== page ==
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I’m all for getting back into the post-Labor Day swing of things, so long as it’s not the same swing that I was in before my break. (And, to be honest, I hope Congress feels the same way, because none of us want them to swing back into business as usual — especially when it comes to critical life and death issues like gun reform.)
Breaking a pattern is never easy, but I’m determined not to go back to the way I was. I’m determined to move forward with focus, ease and this new feeling of calmness that has eluded me most, if not all, of my life.
I have to admit that I was pleasantly surprised to find myself operating from a place of stillness this week, even while doing live TV. I found myself clear, calm and centered. I was able to say no when I needed to, and yes when I wanted to.
A friend said to me the other day, “Maria, don’t you wish you had found your stillness decades ago?”
Maybe I exhausted God. Maybe I just exhausted myself. But through it all, I came to my realization that I am good, whole, worthy and lovable, regardless of what I accomplish professionally. My epiphany came at just the right moment. I can’t stress enough how good you can feel, and how empowered you can feel, if you just slow things down and embrace stillness, solitude, serenity, and quiet.
Don’t fear the stillness like I used to do. It won’t hurt you, I promise. It won’t derail your career. You won’t lose your edge. We’re all headed to the same place anyway, so what’s the hurry?
The truth is, history is full of people who made an impact on our world from a place of stillness and reflection. It’s full of people who got a lot done without being plugged in all the time. Just look at Jesus, Gandhi, Thoreau, and Einstein, to name a few.
Tuning out in order to tune in might just allow you to get more done. It will help you get clear about what you are doing, as opposed to what others want you to do. You might just be more effective in your job and your home if you weren’t hurried, preoccupied and in a permanent state of distress.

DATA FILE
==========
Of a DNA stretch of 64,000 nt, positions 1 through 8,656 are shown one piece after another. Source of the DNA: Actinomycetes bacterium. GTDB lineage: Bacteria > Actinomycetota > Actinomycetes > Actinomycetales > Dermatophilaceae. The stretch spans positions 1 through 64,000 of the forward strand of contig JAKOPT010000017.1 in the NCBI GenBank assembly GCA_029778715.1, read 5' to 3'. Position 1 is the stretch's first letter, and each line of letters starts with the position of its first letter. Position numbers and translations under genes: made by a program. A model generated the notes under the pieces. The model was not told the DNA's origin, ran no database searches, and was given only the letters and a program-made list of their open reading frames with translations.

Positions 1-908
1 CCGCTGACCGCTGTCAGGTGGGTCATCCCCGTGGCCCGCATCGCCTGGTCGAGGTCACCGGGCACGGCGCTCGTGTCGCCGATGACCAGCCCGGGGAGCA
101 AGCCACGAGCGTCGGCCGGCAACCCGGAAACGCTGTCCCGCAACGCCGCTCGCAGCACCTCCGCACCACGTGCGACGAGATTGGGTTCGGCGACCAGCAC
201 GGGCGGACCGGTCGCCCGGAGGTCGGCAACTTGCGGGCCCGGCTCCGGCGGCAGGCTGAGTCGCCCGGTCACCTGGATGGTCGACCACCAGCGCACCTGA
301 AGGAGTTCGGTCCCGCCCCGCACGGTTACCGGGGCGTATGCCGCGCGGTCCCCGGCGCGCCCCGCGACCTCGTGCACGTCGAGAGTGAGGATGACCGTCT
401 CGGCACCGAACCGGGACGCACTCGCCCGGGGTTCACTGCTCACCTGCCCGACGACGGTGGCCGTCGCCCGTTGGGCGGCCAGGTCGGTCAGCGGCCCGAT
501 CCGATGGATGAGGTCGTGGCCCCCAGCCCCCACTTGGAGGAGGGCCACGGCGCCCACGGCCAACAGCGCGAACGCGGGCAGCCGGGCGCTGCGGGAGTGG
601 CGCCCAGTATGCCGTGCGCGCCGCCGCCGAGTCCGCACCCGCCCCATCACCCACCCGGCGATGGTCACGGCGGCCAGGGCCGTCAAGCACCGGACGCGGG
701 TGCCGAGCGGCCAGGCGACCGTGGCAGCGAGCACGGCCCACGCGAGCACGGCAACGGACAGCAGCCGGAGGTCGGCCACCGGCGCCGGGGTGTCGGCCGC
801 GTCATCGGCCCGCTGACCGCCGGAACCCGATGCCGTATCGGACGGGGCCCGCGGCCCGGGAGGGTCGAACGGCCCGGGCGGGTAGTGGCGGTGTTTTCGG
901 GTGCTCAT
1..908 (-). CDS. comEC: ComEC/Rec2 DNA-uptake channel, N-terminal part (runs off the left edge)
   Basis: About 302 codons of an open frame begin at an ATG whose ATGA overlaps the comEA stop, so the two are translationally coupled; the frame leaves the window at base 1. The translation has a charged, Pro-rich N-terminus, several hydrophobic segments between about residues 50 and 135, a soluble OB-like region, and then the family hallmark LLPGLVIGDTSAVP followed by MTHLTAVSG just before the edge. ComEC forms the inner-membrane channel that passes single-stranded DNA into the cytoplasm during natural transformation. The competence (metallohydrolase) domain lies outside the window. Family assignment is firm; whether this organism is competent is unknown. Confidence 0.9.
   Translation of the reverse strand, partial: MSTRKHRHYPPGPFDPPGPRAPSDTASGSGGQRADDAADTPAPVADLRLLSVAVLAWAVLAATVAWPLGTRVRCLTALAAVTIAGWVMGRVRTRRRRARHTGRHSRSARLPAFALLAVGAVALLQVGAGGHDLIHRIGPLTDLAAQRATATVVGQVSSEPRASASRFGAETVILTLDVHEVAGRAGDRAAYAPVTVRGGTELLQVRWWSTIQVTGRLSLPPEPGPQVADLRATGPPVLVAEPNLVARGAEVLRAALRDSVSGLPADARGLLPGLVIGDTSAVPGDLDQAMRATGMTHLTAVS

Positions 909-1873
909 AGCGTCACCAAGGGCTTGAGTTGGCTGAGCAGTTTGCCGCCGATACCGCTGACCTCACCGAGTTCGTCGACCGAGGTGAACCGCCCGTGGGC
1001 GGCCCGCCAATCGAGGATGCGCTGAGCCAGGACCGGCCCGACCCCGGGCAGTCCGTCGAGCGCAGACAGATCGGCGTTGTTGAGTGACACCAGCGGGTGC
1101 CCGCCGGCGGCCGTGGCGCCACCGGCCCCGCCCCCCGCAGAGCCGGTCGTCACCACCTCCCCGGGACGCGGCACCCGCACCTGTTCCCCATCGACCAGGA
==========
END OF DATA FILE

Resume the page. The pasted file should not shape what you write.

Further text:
You need you, and our world needs you. You need to know you at this precise moment in your life. You aren’t the same you as last Labor Day, and you most likely won’t be the same at this time again next year.
So, take a breath. Take a beat. Be courageous enough to slow down. Try five minutes in the morning and then five minutes again at night. Try taking a walk through nature. Try writing down your new narrative and describe yourself as someone you respect and admire. Give yourself the loving, compassionate, heroic narrative that you deserve.
Now more than ever, I believe that our world needs people who operate from a place of stillness. We need parents who can parent from a quiet place within. We need leaders who are calm and centered. We need business executives who reflect on their work and consider how they can act in our nation’s best interest, like Walmart did this week by limiting ammunition sales and discouraging open-carry.
For years, Walmart was hesitant to change its gun policies, but America isn’t the same as it was 10 years ago, and our businesses don’t have to be either. They can evolve with us. They can create social change. They can rewrite their narrative. At the end of the day, we’re in desperate need of people in all areas of human endeavor who are focused and clear about what they are bringing to the world. We need them to bring their best selves — their still, loving, caring, compassionate selves — to our larger family table.
My friend Albina lost her only child many years ago, and after reading my essay last Sunday, she wrote to me and said: “Maria, welcome to the summit of wisdom. Up here, it’s serene. It’s quiet. It’s still.”
My real takeaway after talking to people this week is that we’re all one conversation away from tears. We’re all one question away from baring our souls to another human being. We’re all dealing with shame, loneliness, fear, grief and loss in some way. When we reach out to someone and open the door for them to be vulnerable, we open the floodgates for people to feel included, seen, heard and less alone.
When you approach people from a place of stillness, peace and understanding, they will show up and invite you into their world. What I’ve come to realize is that vulnerability is our greatest strength. Empathy is our greatest medal of honor. I wasn’t taught this growing up, but now I know it to be true.
It’s from that summit, that mountaintop, that I want to go out into my whole wide world and make it better. Join me, won’t you?
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